After my set, I fell in love with a very witty and intelligent black-haired girl who drank only water and told me she used to model lingerie. For better or worse, she was too smart for both of us. Throughout the talk, she seemed to be mistaking me for a pick-up artist, so even though our conversation went well, it ended at the bar.

Meh. It only takes me a couple of minutes to fall in love anyway.

In Colorado Springs I got to see my great aunt and she bought me lunch at a French sandwich shop. It’s been about two years since the death of my grandfather, and I was fascinated to see so many of his facial expressions and mannerisms in my aunt. There were no dangerous brunettes to speak of at this venue; only a friendly male barista who loved the skull on my merch table and gave me a hug after the set. (Just to clarify, by friendly, I mean friendly and nothing more. It’s hard to be clear sometimes when you’re writing in a hurry.) I drove after and slept at a rest stop between Colorado and Omaha.

There is too much to talk about in Omaha, and in Winona there is basically nothing to talk about, so I’ll save the good stuff for later and fast forward past the boring stuff, leaving you with a mediocre story.

After spending the night swatting mosquitoes in my back seat at a rest stop, Chicago driving was a pain in the ass. Upon arriving, I had plenty of unjustified road rage. After getting some rest, I quickly adapted. I stayed at a hostel, and there were tons of twenty-somethings from all over Europe staying there. I had roommates from Sweden, France, Spain, and I think Australia.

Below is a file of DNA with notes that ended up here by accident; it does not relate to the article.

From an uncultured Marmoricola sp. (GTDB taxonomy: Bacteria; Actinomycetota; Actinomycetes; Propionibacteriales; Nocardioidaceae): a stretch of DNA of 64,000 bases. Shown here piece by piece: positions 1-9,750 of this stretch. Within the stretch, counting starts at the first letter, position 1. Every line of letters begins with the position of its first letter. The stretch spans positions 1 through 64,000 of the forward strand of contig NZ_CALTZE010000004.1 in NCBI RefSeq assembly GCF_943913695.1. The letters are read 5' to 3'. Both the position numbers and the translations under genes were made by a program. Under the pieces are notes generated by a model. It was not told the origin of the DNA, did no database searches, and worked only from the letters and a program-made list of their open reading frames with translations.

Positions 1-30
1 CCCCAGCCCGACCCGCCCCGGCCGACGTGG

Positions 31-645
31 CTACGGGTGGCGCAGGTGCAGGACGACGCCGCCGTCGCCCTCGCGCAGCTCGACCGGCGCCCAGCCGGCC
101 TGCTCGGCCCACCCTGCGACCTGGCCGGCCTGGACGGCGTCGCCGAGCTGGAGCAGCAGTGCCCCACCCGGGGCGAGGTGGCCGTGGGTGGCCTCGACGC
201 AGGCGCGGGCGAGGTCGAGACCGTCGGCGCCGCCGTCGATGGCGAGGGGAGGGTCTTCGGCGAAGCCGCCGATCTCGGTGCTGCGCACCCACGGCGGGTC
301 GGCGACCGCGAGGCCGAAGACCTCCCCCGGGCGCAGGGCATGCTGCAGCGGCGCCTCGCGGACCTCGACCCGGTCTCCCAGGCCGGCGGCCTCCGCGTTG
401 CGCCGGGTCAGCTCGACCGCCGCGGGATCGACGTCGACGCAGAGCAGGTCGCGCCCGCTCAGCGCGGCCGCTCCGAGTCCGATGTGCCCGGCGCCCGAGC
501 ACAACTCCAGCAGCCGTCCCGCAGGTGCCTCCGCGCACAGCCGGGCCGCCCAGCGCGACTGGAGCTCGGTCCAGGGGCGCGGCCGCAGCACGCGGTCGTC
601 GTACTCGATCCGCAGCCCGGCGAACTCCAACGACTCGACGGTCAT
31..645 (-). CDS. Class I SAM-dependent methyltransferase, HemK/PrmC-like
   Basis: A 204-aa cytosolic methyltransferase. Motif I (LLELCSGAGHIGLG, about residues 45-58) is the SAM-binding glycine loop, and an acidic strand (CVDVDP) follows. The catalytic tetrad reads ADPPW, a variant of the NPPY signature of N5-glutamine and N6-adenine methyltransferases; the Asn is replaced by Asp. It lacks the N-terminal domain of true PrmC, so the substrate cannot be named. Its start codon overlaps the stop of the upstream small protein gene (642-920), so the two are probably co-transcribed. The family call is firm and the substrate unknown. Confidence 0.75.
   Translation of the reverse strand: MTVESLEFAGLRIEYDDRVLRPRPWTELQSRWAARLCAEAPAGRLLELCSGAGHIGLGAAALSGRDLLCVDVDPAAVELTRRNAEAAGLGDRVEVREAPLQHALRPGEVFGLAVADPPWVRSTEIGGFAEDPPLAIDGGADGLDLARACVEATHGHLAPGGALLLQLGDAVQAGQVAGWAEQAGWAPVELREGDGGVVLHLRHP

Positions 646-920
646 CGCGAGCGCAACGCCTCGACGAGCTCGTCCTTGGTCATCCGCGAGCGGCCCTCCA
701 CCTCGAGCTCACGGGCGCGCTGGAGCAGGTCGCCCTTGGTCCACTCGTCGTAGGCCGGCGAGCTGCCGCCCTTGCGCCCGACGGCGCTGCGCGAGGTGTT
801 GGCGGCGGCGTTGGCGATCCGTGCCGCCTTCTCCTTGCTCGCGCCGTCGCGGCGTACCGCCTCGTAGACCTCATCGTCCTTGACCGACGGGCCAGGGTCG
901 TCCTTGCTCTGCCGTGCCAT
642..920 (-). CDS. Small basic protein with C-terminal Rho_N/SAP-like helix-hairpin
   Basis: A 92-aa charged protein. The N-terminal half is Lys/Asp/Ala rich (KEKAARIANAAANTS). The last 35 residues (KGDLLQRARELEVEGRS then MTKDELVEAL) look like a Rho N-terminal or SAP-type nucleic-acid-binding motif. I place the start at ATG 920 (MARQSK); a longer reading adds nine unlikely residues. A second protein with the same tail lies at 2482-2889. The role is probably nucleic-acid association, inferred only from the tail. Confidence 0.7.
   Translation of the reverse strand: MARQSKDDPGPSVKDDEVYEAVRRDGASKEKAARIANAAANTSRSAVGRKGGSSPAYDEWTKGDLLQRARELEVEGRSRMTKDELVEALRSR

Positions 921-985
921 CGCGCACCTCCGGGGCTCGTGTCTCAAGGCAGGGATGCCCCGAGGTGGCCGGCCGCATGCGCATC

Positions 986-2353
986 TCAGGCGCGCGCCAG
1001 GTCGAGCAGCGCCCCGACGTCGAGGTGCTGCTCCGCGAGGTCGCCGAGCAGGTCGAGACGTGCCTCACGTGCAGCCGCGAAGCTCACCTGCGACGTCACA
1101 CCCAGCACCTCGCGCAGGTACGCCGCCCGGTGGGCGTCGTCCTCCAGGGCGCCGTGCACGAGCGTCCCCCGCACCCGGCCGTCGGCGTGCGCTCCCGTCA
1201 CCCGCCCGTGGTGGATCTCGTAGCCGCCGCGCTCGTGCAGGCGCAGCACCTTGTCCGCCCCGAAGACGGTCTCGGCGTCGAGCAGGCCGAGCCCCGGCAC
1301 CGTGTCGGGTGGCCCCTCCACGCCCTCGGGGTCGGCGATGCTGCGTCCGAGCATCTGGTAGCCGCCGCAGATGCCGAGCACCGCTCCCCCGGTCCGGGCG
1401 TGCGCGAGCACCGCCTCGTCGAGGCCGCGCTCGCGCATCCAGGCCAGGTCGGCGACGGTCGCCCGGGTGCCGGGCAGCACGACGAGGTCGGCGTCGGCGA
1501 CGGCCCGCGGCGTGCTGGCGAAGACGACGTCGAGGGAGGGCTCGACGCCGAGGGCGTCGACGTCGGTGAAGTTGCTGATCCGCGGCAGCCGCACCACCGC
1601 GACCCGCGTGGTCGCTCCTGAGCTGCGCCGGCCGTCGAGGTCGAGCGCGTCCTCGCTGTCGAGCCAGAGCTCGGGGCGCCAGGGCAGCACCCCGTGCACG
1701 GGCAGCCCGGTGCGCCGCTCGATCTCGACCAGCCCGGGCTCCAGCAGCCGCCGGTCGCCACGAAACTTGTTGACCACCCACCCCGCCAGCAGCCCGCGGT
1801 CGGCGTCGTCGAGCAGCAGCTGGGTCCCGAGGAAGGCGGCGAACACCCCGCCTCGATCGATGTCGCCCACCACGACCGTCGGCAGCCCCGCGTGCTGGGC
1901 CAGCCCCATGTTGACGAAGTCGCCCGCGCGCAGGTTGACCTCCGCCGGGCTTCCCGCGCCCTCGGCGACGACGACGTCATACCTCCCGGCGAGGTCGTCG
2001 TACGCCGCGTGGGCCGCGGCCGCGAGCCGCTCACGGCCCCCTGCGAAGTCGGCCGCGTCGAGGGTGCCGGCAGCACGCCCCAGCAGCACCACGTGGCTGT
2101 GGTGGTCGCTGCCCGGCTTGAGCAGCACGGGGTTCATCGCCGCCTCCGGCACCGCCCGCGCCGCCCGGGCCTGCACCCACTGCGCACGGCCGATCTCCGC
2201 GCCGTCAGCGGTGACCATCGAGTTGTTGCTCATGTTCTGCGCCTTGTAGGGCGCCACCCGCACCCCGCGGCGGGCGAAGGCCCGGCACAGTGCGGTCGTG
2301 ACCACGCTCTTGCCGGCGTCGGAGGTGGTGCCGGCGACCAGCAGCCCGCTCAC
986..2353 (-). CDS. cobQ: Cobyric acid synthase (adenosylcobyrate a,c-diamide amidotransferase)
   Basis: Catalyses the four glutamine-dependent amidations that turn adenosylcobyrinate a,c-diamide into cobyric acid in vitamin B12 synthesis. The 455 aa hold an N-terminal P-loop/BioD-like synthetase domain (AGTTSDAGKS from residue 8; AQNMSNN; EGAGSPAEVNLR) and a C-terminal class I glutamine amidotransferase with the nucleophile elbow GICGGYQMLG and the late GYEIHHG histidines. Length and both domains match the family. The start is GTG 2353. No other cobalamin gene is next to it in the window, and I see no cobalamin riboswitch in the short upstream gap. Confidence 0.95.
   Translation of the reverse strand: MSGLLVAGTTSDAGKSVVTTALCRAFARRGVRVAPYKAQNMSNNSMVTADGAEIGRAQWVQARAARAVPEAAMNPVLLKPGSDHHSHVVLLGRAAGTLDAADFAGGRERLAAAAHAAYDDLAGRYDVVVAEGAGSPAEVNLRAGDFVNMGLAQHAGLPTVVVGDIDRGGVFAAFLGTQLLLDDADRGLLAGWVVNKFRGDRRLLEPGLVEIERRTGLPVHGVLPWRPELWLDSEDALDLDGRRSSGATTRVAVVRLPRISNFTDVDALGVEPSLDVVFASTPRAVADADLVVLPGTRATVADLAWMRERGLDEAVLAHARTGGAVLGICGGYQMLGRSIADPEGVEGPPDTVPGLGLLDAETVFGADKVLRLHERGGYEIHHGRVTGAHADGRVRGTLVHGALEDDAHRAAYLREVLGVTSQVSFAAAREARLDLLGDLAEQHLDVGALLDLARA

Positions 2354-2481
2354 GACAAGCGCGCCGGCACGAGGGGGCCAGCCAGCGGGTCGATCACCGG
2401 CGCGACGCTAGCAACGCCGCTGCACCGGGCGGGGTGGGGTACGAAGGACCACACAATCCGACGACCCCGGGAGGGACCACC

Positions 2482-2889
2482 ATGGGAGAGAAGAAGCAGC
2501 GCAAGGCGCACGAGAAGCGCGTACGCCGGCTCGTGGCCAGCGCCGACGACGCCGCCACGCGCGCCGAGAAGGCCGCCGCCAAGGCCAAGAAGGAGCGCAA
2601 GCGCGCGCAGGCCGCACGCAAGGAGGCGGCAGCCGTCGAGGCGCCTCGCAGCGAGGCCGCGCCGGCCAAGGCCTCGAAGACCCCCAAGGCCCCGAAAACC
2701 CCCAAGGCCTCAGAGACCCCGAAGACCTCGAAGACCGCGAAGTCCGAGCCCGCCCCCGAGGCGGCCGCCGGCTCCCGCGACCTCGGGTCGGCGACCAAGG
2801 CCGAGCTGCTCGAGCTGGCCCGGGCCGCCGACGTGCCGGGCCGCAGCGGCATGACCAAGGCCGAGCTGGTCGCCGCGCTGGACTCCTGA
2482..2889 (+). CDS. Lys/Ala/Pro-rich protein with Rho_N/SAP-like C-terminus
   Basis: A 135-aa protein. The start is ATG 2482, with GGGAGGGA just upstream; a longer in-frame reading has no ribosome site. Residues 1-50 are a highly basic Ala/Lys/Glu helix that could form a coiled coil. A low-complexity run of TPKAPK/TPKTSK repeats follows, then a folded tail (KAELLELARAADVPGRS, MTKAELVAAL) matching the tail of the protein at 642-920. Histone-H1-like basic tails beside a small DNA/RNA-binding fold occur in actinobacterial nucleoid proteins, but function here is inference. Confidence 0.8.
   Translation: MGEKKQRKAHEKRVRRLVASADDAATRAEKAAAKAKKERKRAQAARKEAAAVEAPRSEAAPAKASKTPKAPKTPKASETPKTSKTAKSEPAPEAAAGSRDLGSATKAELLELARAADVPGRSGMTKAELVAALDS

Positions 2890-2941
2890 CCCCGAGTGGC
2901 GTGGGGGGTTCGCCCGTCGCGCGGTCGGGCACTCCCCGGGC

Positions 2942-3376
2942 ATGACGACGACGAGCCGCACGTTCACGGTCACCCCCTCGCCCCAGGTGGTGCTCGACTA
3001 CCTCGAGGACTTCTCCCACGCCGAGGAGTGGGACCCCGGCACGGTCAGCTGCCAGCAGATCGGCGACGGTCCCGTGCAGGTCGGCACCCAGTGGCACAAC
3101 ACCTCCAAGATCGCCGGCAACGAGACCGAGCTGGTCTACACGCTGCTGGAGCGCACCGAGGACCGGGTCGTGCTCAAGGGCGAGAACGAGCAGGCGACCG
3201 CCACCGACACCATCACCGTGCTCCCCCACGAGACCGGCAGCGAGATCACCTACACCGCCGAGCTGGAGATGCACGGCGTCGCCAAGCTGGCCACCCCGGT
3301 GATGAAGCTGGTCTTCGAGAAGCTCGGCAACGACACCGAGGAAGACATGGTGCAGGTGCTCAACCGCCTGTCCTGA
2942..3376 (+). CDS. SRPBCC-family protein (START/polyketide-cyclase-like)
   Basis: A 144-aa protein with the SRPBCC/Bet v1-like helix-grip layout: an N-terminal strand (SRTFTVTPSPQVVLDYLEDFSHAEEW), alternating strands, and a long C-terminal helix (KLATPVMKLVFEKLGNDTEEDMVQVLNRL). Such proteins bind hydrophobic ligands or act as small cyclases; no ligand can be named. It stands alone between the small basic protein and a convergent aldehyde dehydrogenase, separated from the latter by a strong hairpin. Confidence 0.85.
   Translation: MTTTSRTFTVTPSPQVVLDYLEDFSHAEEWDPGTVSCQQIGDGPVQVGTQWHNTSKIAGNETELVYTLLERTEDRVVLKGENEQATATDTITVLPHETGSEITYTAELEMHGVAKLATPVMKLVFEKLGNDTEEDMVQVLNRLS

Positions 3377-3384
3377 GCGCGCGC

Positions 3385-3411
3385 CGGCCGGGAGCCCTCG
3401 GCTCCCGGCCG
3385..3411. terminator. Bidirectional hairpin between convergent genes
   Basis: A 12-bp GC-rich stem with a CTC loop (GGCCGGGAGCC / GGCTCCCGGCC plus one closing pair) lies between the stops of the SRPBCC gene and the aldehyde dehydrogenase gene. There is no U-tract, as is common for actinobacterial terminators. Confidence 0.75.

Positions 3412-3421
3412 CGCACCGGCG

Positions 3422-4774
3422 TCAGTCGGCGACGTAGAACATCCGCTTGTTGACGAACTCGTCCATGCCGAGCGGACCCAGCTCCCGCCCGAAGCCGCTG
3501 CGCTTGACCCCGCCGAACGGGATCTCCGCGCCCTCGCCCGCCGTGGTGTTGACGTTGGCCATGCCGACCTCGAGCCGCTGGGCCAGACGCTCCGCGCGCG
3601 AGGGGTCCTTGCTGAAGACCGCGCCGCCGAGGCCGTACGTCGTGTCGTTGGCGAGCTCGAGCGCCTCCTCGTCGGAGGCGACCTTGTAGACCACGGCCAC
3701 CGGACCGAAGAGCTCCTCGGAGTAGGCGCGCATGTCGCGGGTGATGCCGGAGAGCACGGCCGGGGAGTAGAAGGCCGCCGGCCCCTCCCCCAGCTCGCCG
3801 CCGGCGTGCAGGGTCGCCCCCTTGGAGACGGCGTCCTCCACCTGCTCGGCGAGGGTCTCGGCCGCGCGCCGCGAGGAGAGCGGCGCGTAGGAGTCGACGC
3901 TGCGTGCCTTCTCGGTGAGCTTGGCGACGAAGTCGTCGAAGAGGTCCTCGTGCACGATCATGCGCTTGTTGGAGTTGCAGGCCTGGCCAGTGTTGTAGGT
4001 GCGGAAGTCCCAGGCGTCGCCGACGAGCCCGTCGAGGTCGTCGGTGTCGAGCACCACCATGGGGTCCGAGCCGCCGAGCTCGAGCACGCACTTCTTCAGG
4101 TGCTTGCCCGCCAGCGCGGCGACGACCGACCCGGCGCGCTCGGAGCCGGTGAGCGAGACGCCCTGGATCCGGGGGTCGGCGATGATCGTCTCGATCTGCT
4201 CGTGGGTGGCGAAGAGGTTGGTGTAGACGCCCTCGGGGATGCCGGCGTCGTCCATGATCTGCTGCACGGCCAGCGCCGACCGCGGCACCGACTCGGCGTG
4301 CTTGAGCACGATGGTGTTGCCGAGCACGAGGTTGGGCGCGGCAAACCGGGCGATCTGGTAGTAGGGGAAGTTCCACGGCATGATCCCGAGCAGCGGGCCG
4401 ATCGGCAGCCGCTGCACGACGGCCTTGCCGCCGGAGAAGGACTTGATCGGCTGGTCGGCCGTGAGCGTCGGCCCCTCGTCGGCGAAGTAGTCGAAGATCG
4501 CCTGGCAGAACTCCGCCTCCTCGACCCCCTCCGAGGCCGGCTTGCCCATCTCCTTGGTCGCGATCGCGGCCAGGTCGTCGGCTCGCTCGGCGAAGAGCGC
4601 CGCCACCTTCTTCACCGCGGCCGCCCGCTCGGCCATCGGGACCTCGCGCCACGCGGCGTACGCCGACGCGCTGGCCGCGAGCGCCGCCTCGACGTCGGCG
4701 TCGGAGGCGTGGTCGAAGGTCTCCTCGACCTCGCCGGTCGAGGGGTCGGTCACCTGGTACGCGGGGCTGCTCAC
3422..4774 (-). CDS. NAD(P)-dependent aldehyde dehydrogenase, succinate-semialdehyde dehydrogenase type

At Monday’s gig, I was pleasantly surprised when my old songwriting teacher showed up and sat through my whole show. He lives in Chicago over the summer and gives bike tours, so after the gig we went for a drive and he showed me around. We had a good time drinking Belgian beer on tap at Hopleaf, and then met up with some of his friends at a diner.

Monday was my first real day off, so it was pretty boring because I was taking care of all the stuff I hadn’t had time to do. On Monday night I spent about an hour drinking beer and talking with a group of Germans who were making a movie about their friend. They were going at the pace of about 120 miles per day, and their friend was biking at the same pace. The film crew of about 4 or 5 were sleeping in parking lots in a van, and the biker was sleeping outside at every stop. The biker was the only non-smoking, non-drinking vegan. The other guys seemed to be having a good time.

Left Chicago yesterday. Besides getting bedbugs and leaving with what looked like chicken pox, my stay was awesome.